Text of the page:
• The shift from Uncertainty to Understanding

Understanding is one of the key executive functions of your pre-frontal cortex so it is vital that you maintain a healthy state of mind.  This means developing a good exercise regimen, a balanced diet and getting enough sleep.  There are also many different approaches to becoming more mindful and self-aware so it is possible to find one that works for you.  This could be regular meditation, taking a walk in nature or making time to play with your kids so you can see the world from their perspective.  All of the latest thinking in Leadership is about increasing self-awareness because it is difficult to understand others if you don’t understand yourself.  By increasing your understanding of your own strengths and biases you can surround yourself with people who have complimentary skills and different perspectives.  Two brains are always better than one so increase the diversity in your thinking and approach by getting others involved.  This increases flexibility and your ability to make sense of the world.  I invite you to consider about how you could raise your levels of self-awareness and increase the diversity of your thinking.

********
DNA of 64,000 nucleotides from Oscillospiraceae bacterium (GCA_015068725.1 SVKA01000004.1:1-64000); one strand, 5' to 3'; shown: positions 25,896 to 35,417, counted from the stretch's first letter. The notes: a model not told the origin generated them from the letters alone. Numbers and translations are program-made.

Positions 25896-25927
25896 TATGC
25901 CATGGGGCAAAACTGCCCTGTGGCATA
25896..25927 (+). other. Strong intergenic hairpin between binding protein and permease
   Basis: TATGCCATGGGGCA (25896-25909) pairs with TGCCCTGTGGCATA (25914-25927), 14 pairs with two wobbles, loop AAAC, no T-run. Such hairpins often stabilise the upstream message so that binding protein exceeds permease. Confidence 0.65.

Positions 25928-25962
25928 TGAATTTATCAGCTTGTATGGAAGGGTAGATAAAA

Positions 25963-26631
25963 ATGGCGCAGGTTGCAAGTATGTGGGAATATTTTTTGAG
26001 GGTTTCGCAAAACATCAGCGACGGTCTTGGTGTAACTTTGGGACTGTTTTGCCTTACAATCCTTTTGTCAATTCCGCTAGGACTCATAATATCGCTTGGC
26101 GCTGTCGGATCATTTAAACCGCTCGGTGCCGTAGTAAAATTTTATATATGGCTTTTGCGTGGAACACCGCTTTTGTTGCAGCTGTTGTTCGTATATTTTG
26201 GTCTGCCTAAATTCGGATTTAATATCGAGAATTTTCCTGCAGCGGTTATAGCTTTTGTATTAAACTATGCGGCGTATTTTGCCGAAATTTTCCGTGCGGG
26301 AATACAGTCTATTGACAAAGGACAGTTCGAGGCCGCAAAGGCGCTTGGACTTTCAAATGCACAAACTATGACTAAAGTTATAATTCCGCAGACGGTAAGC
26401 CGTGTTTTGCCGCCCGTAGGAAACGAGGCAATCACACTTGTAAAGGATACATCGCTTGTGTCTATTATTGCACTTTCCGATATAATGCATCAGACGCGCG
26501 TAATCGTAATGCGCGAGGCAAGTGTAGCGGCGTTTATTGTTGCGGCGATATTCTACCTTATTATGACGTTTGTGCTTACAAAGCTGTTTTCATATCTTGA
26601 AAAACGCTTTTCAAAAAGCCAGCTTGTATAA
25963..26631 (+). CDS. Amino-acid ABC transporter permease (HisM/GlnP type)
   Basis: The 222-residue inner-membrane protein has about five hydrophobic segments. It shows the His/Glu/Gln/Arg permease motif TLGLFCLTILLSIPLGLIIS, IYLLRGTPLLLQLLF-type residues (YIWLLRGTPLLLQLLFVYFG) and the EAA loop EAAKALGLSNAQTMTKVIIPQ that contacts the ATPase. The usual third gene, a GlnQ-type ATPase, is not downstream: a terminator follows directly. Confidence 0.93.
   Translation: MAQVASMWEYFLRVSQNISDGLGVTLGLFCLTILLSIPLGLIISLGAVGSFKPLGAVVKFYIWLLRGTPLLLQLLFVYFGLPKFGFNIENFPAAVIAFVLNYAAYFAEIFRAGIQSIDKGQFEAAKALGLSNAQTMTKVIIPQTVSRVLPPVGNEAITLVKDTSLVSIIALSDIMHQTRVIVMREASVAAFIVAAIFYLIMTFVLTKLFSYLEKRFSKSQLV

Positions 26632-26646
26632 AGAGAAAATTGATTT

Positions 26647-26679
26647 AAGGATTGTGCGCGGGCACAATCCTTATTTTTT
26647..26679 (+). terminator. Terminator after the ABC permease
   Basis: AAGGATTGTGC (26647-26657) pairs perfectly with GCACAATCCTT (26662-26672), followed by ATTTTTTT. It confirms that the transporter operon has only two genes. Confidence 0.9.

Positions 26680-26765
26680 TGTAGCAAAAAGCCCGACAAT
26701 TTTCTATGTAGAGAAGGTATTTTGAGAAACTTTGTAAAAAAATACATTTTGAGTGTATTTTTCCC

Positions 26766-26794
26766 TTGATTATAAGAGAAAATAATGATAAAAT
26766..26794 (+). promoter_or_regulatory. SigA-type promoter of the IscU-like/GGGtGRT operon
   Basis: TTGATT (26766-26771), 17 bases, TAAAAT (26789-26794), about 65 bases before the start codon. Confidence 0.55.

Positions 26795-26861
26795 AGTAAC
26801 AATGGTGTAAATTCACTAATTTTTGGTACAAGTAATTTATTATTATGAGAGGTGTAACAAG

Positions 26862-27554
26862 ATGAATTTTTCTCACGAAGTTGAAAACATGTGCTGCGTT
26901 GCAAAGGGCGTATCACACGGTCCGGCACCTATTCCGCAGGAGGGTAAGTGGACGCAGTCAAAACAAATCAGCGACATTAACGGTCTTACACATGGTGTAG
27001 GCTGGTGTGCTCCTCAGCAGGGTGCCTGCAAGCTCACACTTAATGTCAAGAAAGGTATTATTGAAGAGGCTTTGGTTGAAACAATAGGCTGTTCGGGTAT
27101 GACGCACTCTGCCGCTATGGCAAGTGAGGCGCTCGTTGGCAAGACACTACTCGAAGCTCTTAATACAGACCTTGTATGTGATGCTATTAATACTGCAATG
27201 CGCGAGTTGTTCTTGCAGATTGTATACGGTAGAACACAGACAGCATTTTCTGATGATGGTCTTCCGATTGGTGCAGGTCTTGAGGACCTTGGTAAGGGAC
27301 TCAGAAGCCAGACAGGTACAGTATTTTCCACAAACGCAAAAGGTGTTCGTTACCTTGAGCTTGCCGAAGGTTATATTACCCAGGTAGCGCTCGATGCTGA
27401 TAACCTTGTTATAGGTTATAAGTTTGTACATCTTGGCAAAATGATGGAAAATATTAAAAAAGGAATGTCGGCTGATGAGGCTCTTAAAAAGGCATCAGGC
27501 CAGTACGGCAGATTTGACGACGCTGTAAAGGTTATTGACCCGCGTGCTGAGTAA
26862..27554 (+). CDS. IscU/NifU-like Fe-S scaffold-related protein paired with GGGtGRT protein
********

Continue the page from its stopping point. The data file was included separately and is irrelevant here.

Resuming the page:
• The shift from Complexity to Clarity

These days if you produce inconsistent products or give inconsistent service you can face a severe social media backlash.  When United Airlines refused to pay for the cost of a damaged guitar the owner Dave Carroll composed a little song “United Breaks Guitars” that went viral on YouTube®.  It is estimated that it caused the company several million dollars in sales due to the global damage to their reputation.   How are you managing the increasing complexity of your business? How are you ensuring that your values are being communicated and that managers are role models at every level of your business?  How clear are you being about the standards you want your people to meet?  How are you ensuring that your managers are consistently motivating and engaging your people in a way that inspires each individual?  It requires some serious thinking to develop a communication strategy and a HR strategy that can recruit, develop and retain the best people in a very tight multi-cultural labour market.